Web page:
“Of course, I spent much more money than I should have in fixing it up. I put in bathrooms. I added a wing for the children. I enlarged the stables and bought a few horses. There’s about thirty acres of ground around it and I had to landscape them. One of the great thrills of my life came to me when I discovered the magnificent old wooden beams under the stucco. They must have been on the house when Queen Elizabeth reigned, so I had all the outside taken off in order that they might be seen. It’s really a very nice house,” he smiled shyly–just a little embarrassed at his own emotions–so un-British–about the place. “I had a perfectly grand time doing it over–and the children just adore it.”
“I like to hunt very much,” he continued, “and I hunted right up until the day I sailed for America. My little daughter, Leslie, hunts with me. She’s nine and has turned out to be a great little horseback rider. We spend days out on our horses riding through the country-side. The boy doesn’t seem to care so much for riding. He’s more the studious type. But Leslie is a great companion and I miss her,” he added.
“I talked to them both yesterday over long distance. They have their governess, a Miss Gospel (don’t you love the name?) and she has been with them ever since they were born. We thought because they love the place so and the fact that they’re both in school, they should be left behind.”
There! Wouldn’t you think it was any average father-away-from-home talking about his kids and how smart and cute they are? But Leslie Howard isn’t any average father. He is–Leslie Howard. And Leslie Howard must work. He knows it.
“I’ve no idea how long I shall stay over this time,” he went on. “I’m anxious to do a play besides the picture work. But I must confess I want to get back to England just as quickly as possible. While I know this is the best place for me to work, I keep feeling the house and the kids and the thousand and one things I love doing over there pulling at me all the time.
“When I’m in London, of course, I have the felling of being home. That’s another side of the question. I think I can truthfully say I like New York best because of my work. London next because I’m an Englishman and London is home. And Hollywood–well, I suppose I like Hollywood because it gives me a sensation of space.
“You know,” he continued, “that tiny little spot of Hollywood set in a vast, geographical background is fascinating. You have the feeling that humanity–individuals really don’t exist. That all those great high mountains–that wide silent desert, the huge trees and the enormous Pacific Ocean–those are things that actually count.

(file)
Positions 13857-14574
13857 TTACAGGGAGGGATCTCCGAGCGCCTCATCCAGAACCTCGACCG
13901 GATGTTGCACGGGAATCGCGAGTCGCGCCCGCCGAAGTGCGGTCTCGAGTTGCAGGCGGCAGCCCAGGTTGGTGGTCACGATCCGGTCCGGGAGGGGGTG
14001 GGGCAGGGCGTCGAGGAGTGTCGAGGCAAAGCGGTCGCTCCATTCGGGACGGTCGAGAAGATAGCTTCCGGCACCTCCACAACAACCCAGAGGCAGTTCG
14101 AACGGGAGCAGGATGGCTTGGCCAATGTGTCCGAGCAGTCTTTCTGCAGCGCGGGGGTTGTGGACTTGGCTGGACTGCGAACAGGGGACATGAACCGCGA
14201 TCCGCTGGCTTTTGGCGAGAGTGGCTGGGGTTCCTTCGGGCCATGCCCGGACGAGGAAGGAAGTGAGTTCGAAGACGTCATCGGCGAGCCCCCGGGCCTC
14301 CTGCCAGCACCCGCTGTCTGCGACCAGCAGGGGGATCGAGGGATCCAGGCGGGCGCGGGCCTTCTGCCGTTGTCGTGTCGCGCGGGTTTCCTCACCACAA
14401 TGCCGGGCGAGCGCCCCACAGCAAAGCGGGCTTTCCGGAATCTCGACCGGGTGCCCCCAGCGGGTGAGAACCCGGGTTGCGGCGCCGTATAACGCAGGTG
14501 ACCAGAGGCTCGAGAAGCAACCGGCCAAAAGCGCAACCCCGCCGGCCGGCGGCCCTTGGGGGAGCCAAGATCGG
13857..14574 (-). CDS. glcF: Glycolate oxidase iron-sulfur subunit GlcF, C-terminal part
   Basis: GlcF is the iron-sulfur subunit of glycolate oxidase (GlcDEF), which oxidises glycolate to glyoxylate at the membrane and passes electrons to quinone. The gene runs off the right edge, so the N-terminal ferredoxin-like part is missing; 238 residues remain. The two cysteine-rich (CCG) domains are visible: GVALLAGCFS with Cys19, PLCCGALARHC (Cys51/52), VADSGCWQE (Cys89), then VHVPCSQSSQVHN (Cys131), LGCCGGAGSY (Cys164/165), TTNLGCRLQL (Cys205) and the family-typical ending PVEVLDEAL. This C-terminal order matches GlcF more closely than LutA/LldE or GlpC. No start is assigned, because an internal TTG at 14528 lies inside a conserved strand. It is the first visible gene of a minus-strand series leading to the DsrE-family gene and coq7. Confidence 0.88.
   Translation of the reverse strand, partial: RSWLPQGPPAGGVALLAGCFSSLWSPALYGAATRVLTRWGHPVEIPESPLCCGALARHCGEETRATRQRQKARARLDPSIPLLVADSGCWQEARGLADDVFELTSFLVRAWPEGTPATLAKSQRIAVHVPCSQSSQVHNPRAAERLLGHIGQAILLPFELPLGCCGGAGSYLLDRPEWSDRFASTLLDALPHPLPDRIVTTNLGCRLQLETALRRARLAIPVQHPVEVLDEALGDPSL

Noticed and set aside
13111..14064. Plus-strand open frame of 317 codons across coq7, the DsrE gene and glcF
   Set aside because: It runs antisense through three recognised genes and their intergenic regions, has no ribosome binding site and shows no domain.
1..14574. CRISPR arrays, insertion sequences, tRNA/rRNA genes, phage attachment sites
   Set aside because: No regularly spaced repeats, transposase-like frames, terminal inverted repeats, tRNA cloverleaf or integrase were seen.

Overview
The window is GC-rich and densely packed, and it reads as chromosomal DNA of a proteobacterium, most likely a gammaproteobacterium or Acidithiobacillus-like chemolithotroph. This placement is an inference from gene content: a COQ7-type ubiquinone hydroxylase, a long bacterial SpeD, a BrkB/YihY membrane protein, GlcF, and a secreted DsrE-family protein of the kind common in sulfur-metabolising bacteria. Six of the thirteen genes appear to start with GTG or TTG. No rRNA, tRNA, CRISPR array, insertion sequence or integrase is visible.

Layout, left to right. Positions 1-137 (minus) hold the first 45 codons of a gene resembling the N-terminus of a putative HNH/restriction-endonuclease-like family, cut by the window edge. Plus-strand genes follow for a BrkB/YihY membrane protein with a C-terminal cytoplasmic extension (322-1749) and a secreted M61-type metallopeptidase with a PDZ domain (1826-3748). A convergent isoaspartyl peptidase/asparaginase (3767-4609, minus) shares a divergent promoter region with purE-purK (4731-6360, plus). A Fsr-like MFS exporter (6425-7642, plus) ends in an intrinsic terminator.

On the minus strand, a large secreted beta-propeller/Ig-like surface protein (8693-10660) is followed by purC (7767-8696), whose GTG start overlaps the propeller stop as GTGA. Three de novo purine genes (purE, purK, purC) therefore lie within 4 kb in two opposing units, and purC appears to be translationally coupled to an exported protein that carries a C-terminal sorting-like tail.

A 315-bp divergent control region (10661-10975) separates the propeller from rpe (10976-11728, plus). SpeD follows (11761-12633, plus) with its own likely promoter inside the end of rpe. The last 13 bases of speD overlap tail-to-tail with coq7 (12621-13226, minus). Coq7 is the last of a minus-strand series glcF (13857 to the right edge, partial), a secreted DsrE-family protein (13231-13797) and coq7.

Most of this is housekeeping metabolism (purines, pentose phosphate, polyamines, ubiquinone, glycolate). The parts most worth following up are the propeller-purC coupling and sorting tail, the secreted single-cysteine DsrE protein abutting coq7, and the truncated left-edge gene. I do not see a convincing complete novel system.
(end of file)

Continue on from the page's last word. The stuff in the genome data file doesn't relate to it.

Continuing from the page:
“I never think of Hollywood itself as a place of any importance. My work goes on under ideal climatic conditions and material comfort. I enjoy polo and every day after studio hours I am off to a little club I belong to–‘The Riviera Club.’ We have a team captained by Walt Disney and we call it the Mickey Mouse Polo Team. Will Rogers and his son, Will, Jr., play on it. Bob Montgomery and a couple of other fellows belong. A man by the name of Perkins is captain of he rival team. He has nothing to do with the movies, but loves polo. He calls his team the Perkins Cats and we have some grand games. There’s a cup that sometimes the Mickey Mouse team wins–and again the Perkins Cats take it away from us. And the way we play you would think the cup was worth at least a million dollars.”
He’s a strange mixture, this Howard man. A half artist, half-domestic soul. There is a sensuous streak in his character which is in direct contrast to the stark, austere ambition that dominates his soul. A certain brilliancy that is almost poetic envelops him at these times, and again at your next meeting with him, he is the most matter-of-fact, commonplace of men. A devoted father, a home-lover with genuine deep domestic roots embedded in his heart and soul. A lover of horses, a good swimmer and a keen enthusiast of the outdoors, he might be any ordinary young Englishman until you see him in one of his superb performances on either the stage or screen–and then you realize that above all things else he is wholly an artist.
That artist must work–here, in our land. It was Leslie Howard, the man who “didn’t want to come back.”
(Modern Screen, March 1934)